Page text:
Evan is a very forward thinking, experienced producer who has an interesting way of working and relies heavily on sound design to achieve his goals. You won’t find anyone better than him at what he does. He is very strong-minded and has solid opinions and is strong with them, always willing to inject his feelings and ideas into a project. This is a great mix for collaboration as you end up with a track which really feels like the result of 2 people working together, plus you never actually really know what you’ll end up with!

 

What about each other’s approach to production impresses you, and which elements did you both bring to this release?

Hybris – I think drum and bass pumps through Jay’s veins, and he just can’t help but make completely sick and vibey sounds, whether it be drums or bass, or synths or sound effects. I have always been blown away by how thick, grimy and classy his sounds are. Not to mention his ridiculous engineering and overall aesthetic. For the collab, it was definitely very 50/50 as far as making sounds and ideas, I ended up hammering out the final tune and doing the mixdown, as it was finished in my studio, and Jay did the mastering for everything.

DLR – Got ahead of myself and already answered a lot of this question above and Evan has summed up the rest of it nicely. It was definitely a collaborative project, which made it a lot of fun!

How did you tackle the solo tracks on the EP? Was there a specific vision/ idea behind the EP as a whole?

Hybris – “Lately” was a tune I had originally started for my album Emergence a few years ago. It never came together in time for the album, but later I dug it up and improved it and finished it properly, and ended up dropping it as my last tune in Vienna when Ant was playing after me. He loved it, I offered it to him, he took it. Some time after that, while the EP with Jay was in the works, I thought it might be a good idea to put this on there, as it had a more experimental vibe to it, and could complement what is otherwise a very rolling EP.

DLR – Panoramic View was something that I did for my Dreamland LP.. haha seems to be a bit of a theme going on here. I think Ant is incredibly experienced and realistic and he knows he needs to keep things behind because collaboration projects can be, and are fucking longgggggg, and to have material ready to go and introduce to a project is very very handy to be able to complete the project. Often when I work on bigger projects like this they just start taking shape and as an artist you can see the direction they are going in and try and move in the same direction.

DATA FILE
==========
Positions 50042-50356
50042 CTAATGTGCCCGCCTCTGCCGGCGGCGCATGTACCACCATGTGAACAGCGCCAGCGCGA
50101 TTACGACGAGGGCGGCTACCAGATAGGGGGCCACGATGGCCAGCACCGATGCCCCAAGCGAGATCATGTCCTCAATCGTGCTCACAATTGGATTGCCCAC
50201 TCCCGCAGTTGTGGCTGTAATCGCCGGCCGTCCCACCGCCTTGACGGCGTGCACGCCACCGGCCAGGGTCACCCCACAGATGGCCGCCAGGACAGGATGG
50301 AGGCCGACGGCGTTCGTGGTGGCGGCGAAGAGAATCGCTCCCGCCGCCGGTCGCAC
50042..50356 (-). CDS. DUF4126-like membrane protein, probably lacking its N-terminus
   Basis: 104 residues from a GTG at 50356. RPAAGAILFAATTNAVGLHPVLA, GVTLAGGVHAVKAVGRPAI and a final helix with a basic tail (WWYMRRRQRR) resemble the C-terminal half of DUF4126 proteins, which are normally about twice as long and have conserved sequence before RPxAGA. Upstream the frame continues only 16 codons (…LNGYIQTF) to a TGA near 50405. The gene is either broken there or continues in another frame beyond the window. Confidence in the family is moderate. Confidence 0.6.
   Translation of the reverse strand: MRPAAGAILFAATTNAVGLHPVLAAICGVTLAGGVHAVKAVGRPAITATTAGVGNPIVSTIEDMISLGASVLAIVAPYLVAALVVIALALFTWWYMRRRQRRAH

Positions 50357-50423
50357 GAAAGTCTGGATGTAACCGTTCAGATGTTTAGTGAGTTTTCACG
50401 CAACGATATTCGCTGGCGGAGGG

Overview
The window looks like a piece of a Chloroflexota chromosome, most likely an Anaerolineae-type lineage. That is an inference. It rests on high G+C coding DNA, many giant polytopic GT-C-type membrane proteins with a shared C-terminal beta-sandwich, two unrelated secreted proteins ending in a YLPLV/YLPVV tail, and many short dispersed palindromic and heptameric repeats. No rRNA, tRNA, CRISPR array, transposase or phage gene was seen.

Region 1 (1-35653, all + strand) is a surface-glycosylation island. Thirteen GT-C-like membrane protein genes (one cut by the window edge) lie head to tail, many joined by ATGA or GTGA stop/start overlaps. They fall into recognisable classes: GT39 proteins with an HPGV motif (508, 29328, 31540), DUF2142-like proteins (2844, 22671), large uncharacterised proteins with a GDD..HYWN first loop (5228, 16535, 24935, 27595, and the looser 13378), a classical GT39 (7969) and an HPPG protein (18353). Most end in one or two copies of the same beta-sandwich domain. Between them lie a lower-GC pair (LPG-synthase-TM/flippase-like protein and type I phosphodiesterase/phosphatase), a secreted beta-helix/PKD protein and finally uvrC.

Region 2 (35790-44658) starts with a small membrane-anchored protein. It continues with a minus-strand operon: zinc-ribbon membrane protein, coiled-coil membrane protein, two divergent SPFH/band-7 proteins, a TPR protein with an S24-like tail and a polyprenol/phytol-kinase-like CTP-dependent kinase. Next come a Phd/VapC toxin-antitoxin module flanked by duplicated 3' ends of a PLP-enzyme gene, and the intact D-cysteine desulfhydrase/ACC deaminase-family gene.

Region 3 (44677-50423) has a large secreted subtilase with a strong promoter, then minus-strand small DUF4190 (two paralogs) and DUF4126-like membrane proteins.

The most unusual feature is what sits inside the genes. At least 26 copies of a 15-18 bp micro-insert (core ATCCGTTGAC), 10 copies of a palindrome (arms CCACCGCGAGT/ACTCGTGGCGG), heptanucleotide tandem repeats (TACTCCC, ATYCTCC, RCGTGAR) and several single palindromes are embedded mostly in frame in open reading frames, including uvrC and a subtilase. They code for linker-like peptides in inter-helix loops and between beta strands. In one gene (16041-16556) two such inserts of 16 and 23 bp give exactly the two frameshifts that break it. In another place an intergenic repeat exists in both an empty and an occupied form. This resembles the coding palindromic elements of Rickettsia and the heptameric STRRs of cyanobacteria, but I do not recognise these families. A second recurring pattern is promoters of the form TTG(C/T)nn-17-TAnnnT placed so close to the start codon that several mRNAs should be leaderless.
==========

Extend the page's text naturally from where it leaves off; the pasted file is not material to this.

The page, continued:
How long did the EP take to piece together then?

Hybris – All in all, I couldn’t say for sure, but a couple of years. Look out for our next EP, set for release in 2026!

DLR – In Ant’s eyes I’d definitely say ‘toooooo longgggg’ but as I said above, good things come to those who wait… sometimes, anyways.. haha

How did you each approach the remix tracks for each other – did you have a concept in mind before you even got in the studio?

Hybris – Not really, we just both chose tunes we liked, and went for it.

DLR – haha, Evan came with the short version, you can see by the name of my remix ‘3rd time around’ and also if you listen around the net I’m sure you can hear a previous version or two of my remix… so judging by that you can understand it took me a long time, and eventually I got my ear in and came up with something I’m actually really really happy with…

 

You’re both renowned for your forward-thinking approach to production – constantly thinking outside the box and delivering intriguing arrangements … How do you both feel about the state of the scene at the moment, and the level of originality throughout the genre?